Plan to transform food processing waste could benefit NZ economy and environment

Micro-organisms found in bacteria and fungi could help change food waste into high-value products that would boost New Zealand’s economy by $1.6 billion a year and reduce greenhouse gas emissions.

A research project led by University of Canterbury Environmental Science Professor Brett Robinson aims to find ways to turn waste products from New Zealand’s food production industry – such as milk processing waste and grape marc (skins and stalks) – into high-value soil conditioners and animal feed.

He says about 2.2 million tonnes of food processing waste products are dumped each year in New Zealand, costing about $270 million a year and increasing our greenhouse gas emissions.

“What we are aiming to do is create a more sustainable, circular agricultural economy, where biowaste can be transformed into useful new products to help feed animals or improve our soils.

“There’s huge potential to create a win-win situation where we dramatically reduce greenhouse gas emissions while also potentially boosting our economy by more than $1.6 billion annually.”

Professor Robinson is leading a team of scientists from the University of Canterbury along with experts from Lincoln University (led by Dr Racheal Bryant), Plant and Food Research (led by Dr Brendon Malcolm) and Manaaki Whenua Landcare Research (led by Dr David Whitehead and Dr Manpreet Dhami).

The project aims to use microorganisms, extracted from plants as agents to transform food processing waste into valuable products.

Manaaki Whenua Landcare Research has a unique, curated collection of over 20,000 strains of bacteria and fungi from plants around the world; the New Zealand International Collection of Microorganisms from Plants (ICMP).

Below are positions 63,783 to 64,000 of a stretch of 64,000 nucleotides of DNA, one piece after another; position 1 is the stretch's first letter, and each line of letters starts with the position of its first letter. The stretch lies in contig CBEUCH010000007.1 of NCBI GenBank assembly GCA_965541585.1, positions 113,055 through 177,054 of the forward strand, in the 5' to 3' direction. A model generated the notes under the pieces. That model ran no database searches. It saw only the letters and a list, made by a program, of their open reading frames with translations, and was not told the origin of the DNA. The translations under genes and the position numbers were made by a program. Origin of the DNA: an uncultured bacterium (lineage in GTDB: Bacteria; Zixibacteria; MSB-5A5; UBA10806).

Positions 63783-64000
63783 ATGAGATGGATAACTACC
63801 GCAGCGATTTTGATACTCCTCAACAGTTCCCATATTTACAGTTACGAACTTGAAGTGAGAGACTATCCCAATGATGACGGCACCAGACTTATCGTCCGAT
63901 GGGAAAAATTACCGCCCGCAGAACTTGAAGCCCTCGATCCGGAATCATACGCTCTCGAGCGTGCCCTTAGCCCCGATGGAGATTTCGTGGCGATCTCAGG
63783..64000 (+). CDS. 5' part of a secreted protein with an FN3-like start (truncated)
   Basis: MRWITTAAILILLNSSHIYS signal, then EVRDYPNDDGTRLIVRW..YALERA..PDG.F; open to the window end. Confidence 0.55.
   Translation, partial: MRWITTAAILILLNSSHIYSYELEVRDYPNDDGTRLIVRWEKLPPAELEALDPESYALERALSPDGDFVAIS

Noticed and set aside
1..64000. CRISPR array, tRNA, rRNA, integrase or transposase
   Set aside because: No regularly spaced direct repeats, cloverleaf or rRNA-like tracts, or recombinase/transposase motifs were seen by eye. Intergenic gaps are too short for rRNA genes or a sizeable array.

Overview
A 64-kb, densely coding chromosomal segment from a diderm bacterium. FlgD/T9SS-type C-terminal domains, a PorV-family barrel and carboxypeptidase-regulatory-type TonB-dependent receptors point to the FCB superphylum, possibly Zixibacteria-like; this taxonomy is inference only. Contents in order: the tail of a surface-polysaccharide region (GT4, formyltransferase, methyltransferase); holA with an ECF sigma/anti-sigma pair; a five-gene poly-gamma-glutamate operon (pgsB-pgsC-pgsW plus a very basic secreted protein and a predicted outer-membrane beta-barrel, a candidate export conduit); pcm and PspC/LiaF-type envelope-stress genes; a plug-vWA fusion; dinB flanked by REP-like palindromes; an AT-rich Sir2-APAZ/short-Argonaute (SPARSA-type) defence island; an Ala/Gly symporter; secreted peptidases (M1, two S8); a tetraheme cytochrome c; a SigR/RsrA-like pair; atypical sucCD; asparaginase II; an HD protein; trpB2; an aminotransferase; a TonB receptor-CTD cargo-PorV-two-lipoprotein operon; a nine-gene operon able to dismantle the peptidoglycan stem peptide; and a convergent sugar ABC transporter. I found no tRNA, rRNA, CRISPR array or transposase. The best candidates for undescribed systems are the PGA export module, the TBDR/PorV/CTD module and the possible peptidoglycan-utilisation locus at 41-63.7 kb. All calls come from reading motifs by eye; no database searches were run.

Machine learning methods would be used to select microbes that can transform particular biowastes – such as grape marc and milk processing waste – efficiently into new products such as soil conditioners and animal feed.

The team already has four Masters and PhD students investigating how different waste streams – by-products of wine and milk manufacturing – could be transformed into new products that would benefit dairy farmers and agriculture.

They also plan to recruit several more students with backgrounds in microbiology, artificial intelligence or biochemistry to join the project.

The research team is working with 21 food processing companies that are part of Venture Timaru who are keen to explore recycling options for their waste.

“It’s largely driven by industry,” Professor Robinson says. “We’re developing the science in response to industry demands.

“We want to create economic and environmental value from biowastes by ensuring the nutrients they contain are harnessed to improve our soils and feed our animals rather than degrading our waterways and contaminating soil,” he says.

New Zealand’s milk processing industry produces nearly 800,000 tonnes of solid biowaste and 190 billion litres of liquid effluent annually. Professor Robinson says bioreactors at milk processing plants could transform this waste into a valuable soil conditioner instead of it being disposed of on nearby land.

Professor Robinson estimates the potential economic benefit of the research is more than $1.6 billion a year from reduced disposal costs, new product sales and reduced reliance on imported products, such as phosphate fertilisers and palm kernel expeller (PKE), which is used as animal feed and costs about $300 million a year.

It could also reduce greenhouse gas emission penalties by an estimated $178 million a year.

Reducing contaminants in the environment and food supply would also enhance New Zealand’s reputation in overseas markets, he says.

Mātauranga Māori (Māori knowledge) will feed into the research which should help prevent contamination of waterways and food-gathering areas.  University of Canterbury Kairangahau Māori Dr Matiu Prebble (Kāti Irakehu, Ngāi Tahu) will liaise with mana whenua, hapū and Māori land entities.

Source:  University of Canterbury

Author: Bob Edlin

Editor of AgScience Magazine and Editor of the AgScience Blog